Hanfu Accessory: Wrapped Flower History and Chan Hua Basic DIY Steps


Wrapped Flowers DIY

Wrapped flowers are quite similar to ronghua in both materials and appearance. Nowadays, people also mix ronghua, wrapped flowers, heat-shrunk petals, and beads to create unique and varied designs. Ronghua is known for its fluffy look, created by using small silk threads for the edges.

On the other hand, wrapped flowers have a shinier appearance as they are wrapped around a small piece using one or more threads to create a smooth surface. The characteristics of wrapped flowers are "small," "delicate," "exquisite," and "lively." Both the court ladies and commoners admire this craft.

Hanfu Accessory: Wrapped Flower History and Chan Hua Basic DIY Steps


  • Cardboard cut-outs (either buy paper with shapes already printed or cut out a template yourself using thick paper).
  • Silk threads (either gradients or solid colors).
  • 0.15mm - 0.2mm copper wire.
  • Tweezers/pliers.
  • Glue & water.
  • Paintbrush (or any type of small brush to apply glue).
  • Scissors.

Note: The above materials are required to make the wrapped flower in purple. If you are combining the result onto brooches, hairpins, or want to add other decorations, you will need additional materials.


Additional materials

  • Beads.
  • Hairpins.
  • Acrylic/epoxy flower-shaped beads (optional).
  • Faux pearl beads (oval, pearl-shaped, rice-shaped, etc.)
  • Artificial flower stamens.


Determining Front and Back Side

First, you need to start with some cutout pieces that will form the flower you want to create. You can find template shapes online, trace them onto thin paper, and then transfer them onto thickened cardboard before cutting them out. Alternatively, you can buy pre-made stacks of outlines. If you have time, you can make yourself a reusable template with all the shapes needed for future use.

Next, take a cut-out piece and choose a "front" and "back" face. Some cut-out pieces come as one "entire" piece, so you don't have to cut them into smaller parts for individual wrapping. Others have more lines drawn within the shape, requiring you to cut them into smaller pieces for individual wrapping. If it's the second option, first cut across all the lines.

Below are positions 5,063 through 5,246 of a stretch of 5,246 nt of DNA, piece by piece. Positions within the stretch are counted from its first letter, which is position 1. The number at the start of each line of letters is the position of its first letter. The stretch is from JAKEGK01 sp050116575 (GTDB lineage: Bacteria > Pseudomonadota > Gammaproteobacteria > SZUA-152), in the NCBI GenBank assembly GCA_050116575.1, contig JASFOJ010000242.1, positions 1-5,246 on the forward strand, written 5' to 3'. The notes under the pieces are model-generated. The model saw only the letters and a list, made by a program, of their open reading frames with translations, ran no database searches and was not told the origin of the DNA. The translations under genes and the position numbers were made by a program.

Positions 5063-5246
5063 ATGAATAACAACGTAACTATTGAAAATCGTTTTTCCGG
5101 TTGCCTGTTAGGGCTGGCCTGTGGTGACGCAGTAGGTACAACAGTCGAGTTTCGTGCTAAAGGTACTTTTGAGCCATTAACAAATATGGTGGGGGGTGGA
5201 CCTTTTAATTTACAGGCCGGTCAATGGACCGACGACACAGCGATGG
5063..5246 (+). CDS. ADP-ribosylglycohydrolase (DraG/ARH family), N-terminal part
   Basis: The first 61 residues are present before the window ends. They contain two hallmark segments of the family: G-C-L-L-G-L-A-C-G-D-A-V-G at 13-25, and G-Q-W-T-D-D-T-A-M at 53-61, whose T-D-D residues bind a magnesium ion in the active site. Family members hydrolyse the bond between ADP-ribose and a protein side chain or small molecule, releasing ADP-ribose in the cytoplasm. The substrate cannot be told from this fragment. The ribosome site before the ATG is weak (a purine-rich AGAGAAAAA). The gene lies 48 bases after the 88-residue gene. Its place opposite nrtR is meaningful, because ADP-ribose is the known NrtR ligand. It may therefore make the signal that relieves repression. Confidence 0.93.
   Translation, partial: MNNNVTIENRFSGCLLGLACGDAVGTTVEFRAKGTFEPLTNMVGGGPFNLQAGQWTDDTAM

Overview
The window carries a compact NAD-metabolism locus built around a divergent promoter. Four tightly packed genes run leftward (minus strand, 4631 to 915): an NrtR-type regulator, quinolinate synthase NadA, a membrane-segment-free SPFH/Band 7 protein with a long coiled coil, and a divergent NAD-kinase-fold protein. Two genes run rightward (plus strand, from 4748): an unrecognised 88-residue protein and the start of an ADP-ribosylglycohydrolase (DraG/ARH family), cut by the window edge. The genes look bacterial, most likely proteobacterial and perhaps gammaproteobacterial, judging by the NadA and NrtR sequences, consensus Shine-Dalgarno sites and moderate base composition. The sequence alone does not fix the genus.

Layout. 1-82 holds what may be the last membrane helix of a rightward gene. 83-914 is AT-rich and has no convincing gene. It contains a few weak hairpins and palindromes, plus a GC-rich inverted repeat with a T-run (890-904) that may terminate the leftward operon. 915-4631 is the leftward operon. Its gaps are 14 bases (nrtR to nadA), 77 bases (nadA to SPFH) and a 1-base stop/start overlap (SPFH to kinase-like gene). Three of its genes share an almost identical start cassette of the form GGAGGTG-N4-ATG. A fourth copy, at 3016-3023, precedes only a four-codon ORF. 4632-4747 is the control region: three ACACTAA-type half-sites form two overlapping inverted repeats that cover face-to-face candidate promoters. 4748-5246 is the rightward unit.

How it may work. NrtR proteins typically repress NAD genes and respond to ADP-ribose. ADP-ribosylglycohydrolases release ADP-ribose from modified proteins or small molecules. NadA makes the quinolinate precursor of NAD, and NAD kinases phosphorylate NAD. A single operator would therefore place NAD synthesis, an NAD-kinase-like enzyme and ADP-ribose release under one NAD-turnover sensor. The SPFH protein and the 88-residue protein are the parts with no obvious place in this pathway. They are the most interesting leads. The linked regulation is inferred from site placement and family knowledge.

The "front face" will be the side facing upward and looked at more often. The "back" face will be the side observed less frequently, and it's where we will attach the copper wire before starting to wrap the threads.

Hanfu Accessory: Wrapped Flower History and Chan Hua Basic DIY Steps

Hanfu Accessory: Wrapped Flower History and Chan Hua Basic DIY Steps


Cutting Copper Wire

Next, you will cut out enough copper wire for the piece you will be working on.

If it's just one piece, you lay the wire under the "back" face and roughly measure how long it needs to be. The wire should extend slightly beyond the length of the cardboard, leaving some extra for wrapping the thread around.

If the shape has smaller pieces that you follow and cut out, you can lay all the pieces in a line and measure the wire to cover the entire length of the combined pieces. This way, you won't have to cut the copper wire into many small lengths to work on individual pieces. Depending on your preferences and the product you are making, you may use multiple wires to connect smaller pieces or put all the pieces on one wire.

The simplest shape is one-piece cutouts, but the most commonly seen types are one-piece and two-piece shapes. However, wrapped flowers can become more complex with multiple splits in a shape. In such cases, you will also need to understand how to bend the wire to have the splits at the right places.

Hanfu Accessory: Wrapped Flower History and Chan Hua Basic DIY Steps

Hanfu Accessory: Wrapped Flower History and Chan Hua Basic DIY Steps

For the many piece ones, you have to determine which end will be the part facing outward and which will be the end used to connect other parts. The part that will be facing outward will be facing to the middle of the wire because when you cut the wire and start wrapping threads to it, when you finish wrapping you will bend the wire to have the smaller piece fit back to the shape of a full piece.

E.g. I cut one dragonfly wing to two parts, the curvier edge will be facing outward of the dragonfly body that I will have to connect at the final step, thus it will face the middle of the wire. The end that will hold the extra length of wire will be pointing outward on the measuring part. When I finished wrapping I will fold the wire in half, putting the shape that I originally cut in half back to that teardrop shape. In this case, the extra wire part will be at the sharper end for me to use to attach other parts.